The results obtained in the present study support the use of probiotic bacterium (B. coagulans FGB CC1) for better growth and proper nutrient utilization. The finding further suggest that the concentrations of probiotics applied in formulated diet D2 (2 x 105 cells/100g of feed i.e. 2000 cells g -1 ) was able to increase overall physiological performance like increase in intestinal enzymes along with growth parameters and decrease in excretion of metabolites in the holding water, thus, enhances the defense mechanisms in the fingerlings of Catla catla. However, further investigations should be applied by preparing the feeds with different concentrations of this probiotics bacterium B. coagulans formulating two best feeds according to the results achieved in this study. Findings should be confirmed before commercialization.

ACKNOWLEDGEMENT

 Authors are thankful to the chairperson Department of Zoology, Kurukshetra, University Kurukshetra, India for providing necessary facilities to carry out this work. Authors acknowledge the immense help received from the scholars whose articles are cited and included in references of this manuscript. The authors are also grateful to authors / editors / publishers of all those articles, journals and books from where the literature for this article has been reviewed and discussed

References:

REFERENCES

1. Austin B, Austin DA. Bacterial Fish Pathogen: Disease of Farmed and Wild Fish. 3rd ed. (Revised). Goldalming: Springer-Praxix; 1999.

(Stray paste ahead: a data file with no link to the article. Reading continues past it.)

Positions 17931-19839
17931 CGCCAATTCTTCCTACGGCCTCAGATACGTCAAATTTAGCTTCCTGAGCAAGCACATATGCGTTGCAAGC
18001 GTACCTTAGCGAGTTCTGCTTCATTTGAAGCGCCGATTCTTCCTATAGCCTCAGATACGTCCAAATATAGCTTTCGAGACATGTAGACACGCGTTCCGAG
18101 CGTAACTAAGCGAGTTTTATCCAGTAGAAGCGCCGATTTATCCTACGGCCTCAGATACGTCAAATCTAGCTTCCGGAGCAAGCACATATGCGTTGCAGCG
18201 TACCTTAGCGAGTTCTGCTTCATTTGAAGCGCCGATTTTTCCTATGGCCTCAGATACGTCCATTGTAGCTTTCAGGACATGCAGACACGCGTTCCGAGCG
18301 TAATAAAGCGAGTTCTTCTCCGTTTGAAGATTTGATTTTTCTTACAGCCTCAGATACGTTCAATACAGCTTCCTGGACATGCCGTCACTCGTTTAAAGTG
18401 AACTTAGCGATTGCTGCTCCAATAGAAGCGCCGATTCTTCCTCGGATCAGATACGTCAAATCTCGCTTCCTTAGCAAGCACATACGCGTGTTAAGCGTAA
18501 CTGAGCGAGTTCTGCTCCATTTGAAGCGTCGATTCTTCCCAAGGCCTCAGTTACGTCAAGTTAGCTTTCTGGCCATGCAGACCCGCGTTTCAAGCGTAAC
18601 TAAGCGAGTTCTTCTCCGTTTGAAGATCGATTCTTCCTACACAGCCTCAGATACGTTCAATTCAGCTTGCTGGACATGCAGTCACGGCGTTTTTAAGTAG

2. Alderman DJ, Hasting TS. Antibiotic use in aquaculture: development of antibiotic resistance potential for consumer health risk. Int J Food Sci Technol 1998; 33:139-55.

3. Bisht A, Singh UP, Pandey NN. Bacillus subtilis as potential probiotic for enhancing growth in fingerlings of common carp (Cyprinuscarpio L.). Indian J Fish 2012; 59(3):103-8.

4. Guarner F, Malagelada JR. Gut flora in health and disease. The Lacent 2003; 360:512-9.

5. Moriarty DJW. Microbial Biotechnology: a key ingredient for sustainable aquaculture, Infofish Int 1996; 4:29-33.

6. Vine NG, Leukes WD, Kaiser H, Daya S, Baxter J, Hecht T. Competition for attachment of aquaculture candidate probiotic and pathogenic bacteria on fish intestinal mucus. J Fish Dis 2004; 27(6):319-26.

7. Ziaei-Nejad S. The effect of Bacillus sp. bacteria as a probiotic on growth, survival and digestive enzyme activity of Indian white Shrimp, Fenneropenaeusindicus, larvae and post larvae [Msc thesis]. Tehran University; 2004.

8. Moriarty DJW. Control of luminous Vibrio species in penaeid aquaculture ponds. Aquaculture 1998; 164:351-8.

9. Ringpipat S, Phianphak W, Piyatiratitivorakul S. Effects of probiotic bacterium on black tiger shrimp Penaeusmonodon survival and growth. Aquaculture 1998; 167:301-13.

10. Zhou X, Tian Z, Wang Y, Li W. Effect of treatment with probiotics as water additives on tilapia (Oreochromisniloticus) growth performance and immune response. Fish Physiol Biochem. (doi 10.1007/s10695-009- 9320-z).

11. Bhatnagar A, Raparia S, Kumari S. Influence of isolated Bacillus coagulans on growth performance and digestive enzyme activities of Catla catla. JNNST 2012; 6(3):225-35.

12. APHA. Standard methods for the examination of water and waste water. 20th ed. American Public Health Association. New York; 1998.

13. Sumagaysay-Chavoso NS. Nitrogen and phosphorus digestibility and excretion of different size groups of milkfish (ChanoschanosForsskal) for formulated and natural food –based diets. Aquac Res 2003; 34(5):407–18.

14. Walter HE. Probionases : Methods with haemoglobin, casein and azocoll as substrates. In : Bergmeyer HU, editor. Methods of Enzymatic Analysis, Vol. V. Verlag Chemic: Weinheim; 1984. p. 270-7.

15. Sawhney SK, Singh R. Introductory Practical Biochemistry. Narosa Publishing House; 2000. p.452.

16. Sadasivam S, A Manickam. Biochemical methods. New Delhi, India: New Age International Publishers; 1996.

17. AOAC, (Association of Official Analytical Chemists). Official methods of analysis. Association of Official Analytical Chemists Incorporation, Arlington, USA; 1995. p.684.